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I am using Visual Studio c++ and want to convert the Cstring to Byte. I have written this code but it gave me error in the second line that "data" is undefined.

    CString data = _T( "OK");
    LPBYTE pByte = new BYTE[data.GetLength() + 1];
    memcpy(pByte, (VOID*)LPCTSTR(data), data.GetLength());

Further more I need to convert LPBYTE to const char for strcmp function. I have written the code but I can't find the issue with it.

      const LPBYTE lpBuffer;
      LPBYTE lpData = lpBuffer;
      CString rcvValue(LPCSTR(lpBuffer));
  const CHAR* cstr = (LPCSTR)rcvValue;
      if (strcmp (cstr,("ABC")) == 0)
      { //// }
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2  
That code is correct (assuming you account for the trailing 0 afterwards. Please paste the real error you're getting. –  Drew Dormann Sep 10 '12 at 17:44
1  
This code is not correct at all. It works if the base type for CString is 'char', but if Unicode is enabled, and the base type is wchar_t this is broken. GetLength returns the number of characters (that is the number of char's or wchar_t's), not the number of bytes allocated to hold the string. –  Nathanael Sep 10 '12 at 18:13

4 Answers 4

Make sure you include atlstr.h to provide the definition of CString, as below:

#include "stdafx.h"
#include <Windows.h>
#include <atlstr.h>

int _tmain(int argc, _TCHAR* argv[])
{
    CString data = _T( "OK");
    LPBYTE pByte = new BYTE[data.GetLength() + 1];
    memcpy(pByte, (VOID*)LPCTSTR(data), data.GetLength());
    return 0;
}
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i didnt downvote your comment dude. but u downvoted me - lol –  Nabeel Sep 10 '12 at 17:59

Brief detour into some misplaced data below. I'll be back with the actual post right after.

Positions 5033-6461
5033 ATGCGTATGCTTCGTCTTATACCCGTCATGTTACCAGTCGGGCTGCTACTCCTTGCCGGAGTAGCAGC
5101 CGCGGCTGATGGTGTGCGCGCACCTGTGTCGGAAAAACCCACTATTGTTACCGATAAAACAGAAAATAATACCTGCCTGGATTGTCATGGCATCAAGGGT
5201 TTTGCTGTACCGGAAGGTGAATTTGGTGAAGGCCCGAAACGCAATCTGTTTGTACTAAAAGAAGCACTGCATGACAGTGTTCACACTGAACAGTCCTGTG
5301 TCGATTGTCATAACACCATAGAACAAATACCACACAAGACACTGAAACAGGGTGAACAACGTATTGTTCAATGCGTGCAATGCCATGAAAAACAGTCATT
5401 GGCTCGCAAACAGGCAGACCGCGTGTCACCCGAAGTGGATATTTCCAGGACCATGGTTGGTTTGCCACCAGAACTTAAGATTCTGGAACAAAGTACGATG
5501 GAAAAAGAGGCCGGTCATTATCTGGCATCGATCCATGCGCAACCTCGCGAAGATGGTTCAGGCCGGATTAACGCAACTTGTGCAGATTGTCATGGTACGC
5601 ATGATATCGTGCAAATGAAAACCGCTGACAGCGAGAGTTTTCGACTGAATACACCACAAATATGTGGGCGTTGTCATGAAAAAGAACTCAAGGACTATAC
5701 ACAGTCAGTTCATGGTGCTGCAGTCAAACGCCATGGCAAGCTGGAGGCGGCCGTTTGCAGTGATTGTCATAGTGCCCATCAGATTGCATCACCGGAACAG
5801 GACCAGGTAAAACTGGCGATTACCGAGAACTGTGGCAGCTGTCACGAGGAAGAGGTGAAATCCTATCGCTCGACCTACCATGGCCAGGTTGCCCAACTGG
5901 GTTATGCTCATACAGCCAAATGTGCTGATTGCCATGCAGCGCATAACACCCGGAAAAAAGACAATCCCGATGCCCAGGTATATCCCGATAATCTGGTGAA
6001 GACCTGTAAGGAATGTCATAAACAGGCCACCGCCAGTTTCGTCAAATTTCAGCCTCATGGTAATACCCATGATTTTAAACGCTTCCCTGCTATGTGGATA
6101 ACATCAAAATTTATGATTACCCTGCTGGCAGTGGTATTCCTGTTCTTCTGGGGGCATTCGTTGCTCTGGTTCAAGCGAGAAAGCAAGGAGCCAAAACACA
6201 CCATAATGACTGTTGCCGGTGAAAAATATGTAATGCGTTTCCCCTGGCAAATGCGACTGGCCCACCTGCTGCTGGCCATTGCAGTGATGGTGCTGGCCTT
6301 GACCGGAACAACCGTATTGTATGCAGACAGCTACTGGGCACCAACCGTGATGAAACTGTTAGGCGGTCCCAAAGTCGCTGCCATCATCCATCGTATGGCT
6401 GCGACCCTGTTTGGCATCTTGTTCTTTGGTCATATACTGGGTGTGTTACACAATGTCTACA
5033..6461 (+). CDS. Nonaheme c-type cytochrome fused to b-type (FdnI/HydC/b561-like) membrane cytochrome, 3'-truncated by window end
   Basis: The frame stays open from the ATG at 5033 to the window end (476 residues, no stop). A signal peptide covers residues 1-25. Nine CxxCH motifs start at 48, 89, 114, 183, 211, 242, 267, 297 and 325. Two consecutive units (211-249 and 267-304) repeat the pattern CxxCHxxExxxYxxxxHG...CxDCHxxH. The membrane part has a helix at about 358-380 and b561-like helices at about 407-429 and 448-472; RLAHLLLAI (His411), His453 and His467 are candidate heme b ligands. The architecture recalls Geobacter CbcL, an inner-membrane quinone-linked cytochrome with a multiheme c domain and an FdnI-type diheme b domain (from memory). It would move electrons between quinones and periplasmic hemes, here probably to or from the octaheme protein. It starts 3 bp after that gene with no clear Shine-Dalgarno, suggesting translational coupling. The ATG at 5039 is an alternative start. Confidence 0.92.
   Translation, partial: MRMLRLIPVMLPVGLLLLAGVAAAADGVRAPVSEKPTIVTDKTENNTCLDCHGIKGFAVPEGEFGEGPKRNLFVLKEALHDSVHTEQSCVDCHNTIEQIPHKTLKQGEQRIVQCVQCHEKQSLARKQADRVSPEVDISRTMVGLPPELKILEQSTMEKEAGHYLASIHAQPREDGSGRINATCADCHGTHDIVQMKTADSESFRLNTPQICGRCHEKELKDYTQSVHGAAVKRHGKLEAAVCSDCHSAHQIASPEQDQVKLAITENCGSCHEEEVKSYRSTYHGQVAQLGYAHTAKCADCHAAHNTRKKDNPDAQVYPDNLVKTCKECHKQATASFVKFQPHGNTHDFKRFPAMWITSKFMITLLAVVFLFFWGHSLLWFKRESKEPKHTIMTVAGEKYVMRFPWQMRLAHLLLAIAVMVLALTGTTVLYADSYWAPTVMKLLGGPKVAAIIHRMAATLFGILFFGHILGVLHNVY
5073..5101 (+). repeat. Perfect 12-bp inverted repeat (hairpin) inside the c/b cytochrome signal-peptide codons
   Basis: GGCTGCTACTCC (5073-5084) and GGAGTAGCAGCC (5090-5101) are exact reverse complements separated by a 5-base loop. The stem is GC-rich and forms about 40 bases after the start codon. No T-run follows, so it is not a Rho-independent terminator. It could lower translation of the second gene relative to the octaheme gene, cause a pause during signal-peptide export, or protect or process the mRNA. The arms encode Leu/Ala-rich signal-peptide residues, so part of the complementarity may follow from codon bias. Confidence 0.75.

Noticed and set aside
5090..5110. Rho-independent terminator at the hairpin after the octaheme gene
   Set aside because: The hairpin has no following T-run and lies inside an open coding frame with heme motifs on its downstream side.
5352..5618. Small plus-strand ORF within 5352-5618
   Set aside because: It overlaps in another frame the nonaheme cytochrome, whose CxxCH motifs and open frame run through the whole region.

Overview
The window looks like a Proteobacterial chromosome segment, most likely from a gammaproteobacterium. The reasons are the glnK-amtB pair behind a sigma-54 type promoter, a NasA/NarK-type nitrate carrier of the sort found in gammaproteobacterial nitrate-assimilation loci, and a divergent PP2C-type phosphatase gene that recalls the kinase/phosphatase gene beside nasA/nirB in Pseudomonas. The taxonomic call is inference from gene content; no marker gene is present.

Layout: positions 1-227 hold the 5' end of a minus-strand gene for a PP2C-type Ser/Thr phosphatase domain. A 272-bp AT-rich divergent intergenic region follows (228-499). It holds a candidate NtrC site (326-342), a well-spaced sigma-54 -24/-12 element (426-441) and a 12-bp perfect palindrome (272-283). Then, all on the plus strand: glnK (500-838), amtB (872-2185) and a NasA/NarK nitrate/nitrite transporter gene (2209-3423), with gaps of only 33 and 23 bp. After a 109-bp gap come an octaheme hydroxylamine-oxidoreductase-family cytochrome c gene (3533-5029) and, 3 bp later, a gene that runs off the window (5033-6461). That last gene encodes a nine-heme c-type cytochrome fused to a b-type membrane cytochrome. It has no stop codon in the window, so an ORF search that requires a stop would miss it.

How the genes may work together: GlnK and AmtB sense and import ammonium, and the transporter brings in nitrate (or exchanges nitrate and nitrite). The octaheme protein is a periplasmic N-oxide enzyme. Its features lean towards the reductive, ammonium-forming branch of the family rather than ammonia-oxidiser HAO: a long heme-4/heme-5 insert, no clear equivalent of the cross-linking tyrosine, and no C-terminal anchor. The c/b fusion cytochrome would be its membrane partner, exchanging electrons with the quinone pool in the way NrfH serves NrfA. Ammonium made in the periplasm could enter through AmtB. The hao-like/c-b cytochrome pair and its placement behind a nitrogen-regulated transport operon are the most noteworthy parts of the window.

not me! I think someone else downvoted both of us, at least temporarily. –  Jay Sep 10 '12 at 18:04

I'm fairly certain Jay is correct for your first question. You need to include the right header.

For your second question, why would you expect that code to work? Let's walk through what the code you've written actually does.

  1. Create a char pointer (char *) without initializing it. This leaves lpData/lpBuffer pointing to a random location in memory.
  2. Create a CString and initialize it with this random pointer.
  3. Extract the buffer from the CString and compare it to a string literal.

Keeping in mind that the CString contains random garbage, what exactly do you expect this code to do? (Other than crash horribly? =) )

I also want to point out that you need to be more consistent in your approach to strings. Do you plan to support both char and wchar_t based strings as your use of TCHAR in the first sections suggests? Do you want to work with C-Style strings or do you want to use objects like CString? If you want to work with CString's, just use the Compare function that CString provides. Don't bother with strcmp.

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Probably you didn't include the cruicial header

    #include <afx.h>

    int main()
    {                   
        CString data = _T( "OK");
        LPBYTE pByte = new BYTE[data.GetLength() + 1];
        memcpy(pByte, (VOID*)LPCTSTR(data), data.GetLength());

        return 0;
    }

This code works fine.

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This is to convert string like "0xFF", "0x1F" to byte

BYTE String2Byte(char &cHighNibble, char &cLowNibble)
{
    BYTE bData = 0;
    if((cHighNibble >= 48) & (cHighNibble <= 57))
    {
        if((cLowNibble >= 48) & (cLowNibble <= 57))
            bData = (cHighNibble - 48)*16 + (cLowNibble - 48);
        else
            bData = (cHighNibble - 48)*16 + (cLowNibble + 10 - 65);
    }
    else
    {
        if((cLowNibble >= 48) & (cLowNibble <= 57))
            bData = (cHighNibble + 10 - 65)*16 + (cHighNibble - 48);
        else
            bData = (cHighNibble + 10 - 65)*16 + (cHighNibble + 10 - 65);
    }
    return bData;
}
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